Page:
The Logan Daily News, logandaily.com
BYLINE: TYLER BUCHANAN For The Logan Daily News,
A McArthur Police cruiser is seen in the Wild Turkey Festival Grande Parade.
Courier file photo
McARTHUR – State authorities will soon be investigating the McArthur Police Department as more than a dozen items are allegedly missing from the police’s evidence room.
The announcement was made public at McArthur Village Council’s recent meeting on Wednesday, Dec. 16. In front of Council, Mayor Jim Wooddell outlined a preliminary investigation that has been going on behind the scenes for several weeks now. The timeline, which Council members say they were previously unaware of, was described by the mayor in written correspondence between he and Acting Chief Michael Kimmerling.
On Nov. 24, Kimmerling first called the mayor informing him there were issues with the police department’s evidence room. On that call and in a written request the next day, Wooddell told the acting chief to begin investigating.
Weeks passed and Kimmerling responded on Dec. 14 with his findings. He cites three separate instances of potential wrongdoing:
An item is allegedly missing from a specific case’s evidence locker, although that case was not revealed publicly. Officers Shane Towe and Chris Claytor have allegedly been trying to search alongside Chief Tony Wood for “some time,” with no luck. (As of Oct. 31, Wood has been off duty due to medical leave). Kimmerling said he was notified of this missing item when he was promoted to acting chief on Oct. 31.
On Nov. 24, Kimmerling was directed by the Vinton County Prosecutor’s Office to return an item of evidence to an individual. He then discovered “the evidence bag labeled as having contained the item was empty.”
While searching for those two items, Kimmerling allegedly discussed with Sgt. Chuck Miller an item of evidence seized by MPD back in February 2015. Kimmerling went back to verify the item was still in the property room, but learned it too was allegedly missing.
“During a search of the property room,” the letter continues, “I also identified 22 items of similar import. Of these, I discovered that 10 items were missing or unaccounted for.”
Kimmerling added he has removed the remaining 12 items in that grouping and secured them in another location. It is not clear what type of items are involved.
Kimmerling and Wooddell did not say whether they believed the missing evidence was due to an outside theft or involved anyone affiliated (current or past) with the police department.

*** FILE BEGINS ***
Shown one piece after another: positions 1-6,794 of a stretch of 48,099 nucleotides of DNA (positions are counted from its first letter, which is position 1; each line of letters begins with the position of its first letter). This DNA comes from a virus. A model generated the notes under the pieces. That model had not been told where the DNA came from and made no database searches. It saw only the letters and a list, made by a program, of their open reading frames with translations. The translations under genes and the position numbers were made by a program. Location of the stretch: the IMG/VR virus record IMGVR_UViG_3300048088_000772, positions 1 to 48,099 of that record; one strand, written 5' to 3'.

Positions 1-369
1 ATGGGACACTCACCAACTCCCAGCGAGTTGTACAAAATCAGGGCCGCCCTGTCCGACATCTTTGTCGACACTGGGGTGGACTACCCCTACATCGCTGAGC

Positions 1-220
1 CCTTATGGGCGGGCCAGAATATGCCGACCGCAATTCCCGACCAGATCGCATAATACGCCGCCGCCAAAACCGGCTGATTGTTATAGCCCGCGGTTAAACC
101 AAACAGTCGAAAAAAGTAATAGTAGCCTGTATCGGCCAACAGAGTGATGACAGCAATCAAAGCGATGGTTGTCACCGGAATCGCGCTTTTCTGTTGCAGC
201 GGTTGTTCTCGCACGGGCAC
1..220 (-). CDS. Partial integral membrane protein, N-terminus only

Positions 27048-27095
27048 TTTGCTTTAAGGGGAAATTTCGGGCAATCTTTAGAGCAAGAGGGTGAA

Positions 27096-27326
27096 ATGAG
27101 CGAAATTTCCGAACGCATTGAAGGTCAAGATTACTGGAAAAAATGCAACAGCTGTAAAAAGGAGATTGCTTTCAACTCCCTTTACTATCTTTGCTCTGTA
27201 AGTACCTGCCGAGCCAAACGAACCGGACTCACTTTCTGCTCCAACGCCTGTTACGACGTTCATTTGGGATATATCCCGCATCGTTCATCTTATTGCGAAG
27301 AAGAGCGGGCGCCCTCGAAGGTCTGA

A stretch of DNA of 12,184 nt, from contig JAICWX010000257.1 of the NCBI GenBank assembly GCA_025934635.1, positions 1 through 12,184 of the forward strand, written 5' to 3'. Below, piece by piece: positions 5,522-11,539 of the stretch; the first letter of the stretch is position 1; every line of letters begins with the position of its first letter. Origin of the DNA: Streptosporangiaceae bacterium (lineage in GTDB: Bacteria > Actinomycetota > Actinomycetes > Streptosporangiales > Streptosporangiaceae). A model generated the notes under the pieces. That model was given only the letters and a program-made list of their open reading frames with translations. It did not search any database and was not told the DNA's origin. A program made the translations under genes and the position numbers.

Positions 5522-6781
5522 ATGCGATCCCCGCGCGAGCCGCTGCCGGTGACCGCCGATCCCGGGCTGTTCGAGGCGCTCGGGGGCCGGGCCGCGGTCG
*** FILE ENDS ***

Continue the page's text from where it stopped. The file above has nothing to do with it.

The group of Kimmerling, Wood, Wooddell and former MPD Lt. Chuck Boyer met at the police department to assess the situation. They collectively decided that Ohio’s Bureau of Criminal Identification and Investigation should be called in to help. Boyer himself was ousted from his role as Hamden Police Chief earlier in 2015 for ethics violations, though he has since been rehired to that position.
BCI was called on Dec. 11 and is expected to begin investigating MPD within the next two weeks.
Until then, Kimmerling said he has already made significant changes to the evidence room to ward off further missing items. Access to the evidence room has been limited to just he and Claytor; a camera was installed and will be regularly monitored; new locks were purchased; and a new property log was designed for better tracking of evidence going in and out of the building.
“While no system is foolproof, it is my sincere belief that the changes made and proposed will correct the problem that have allowed this incident to occur,” Kimmerling wrote.
At the meeting, both Kimmerling and Wooddell said they would not be commenting further until BCI completes its investigation. They declined to give any additional details as to what was missing or if there are any suspects.
“I don’t want to do anything that will in any way jeopardize their investigation,” Kimmerling said. “This is an ongoing investigation. We don’t want to screw it up.”
Acting Police Chief Mike Kimmerling
Courier file photo
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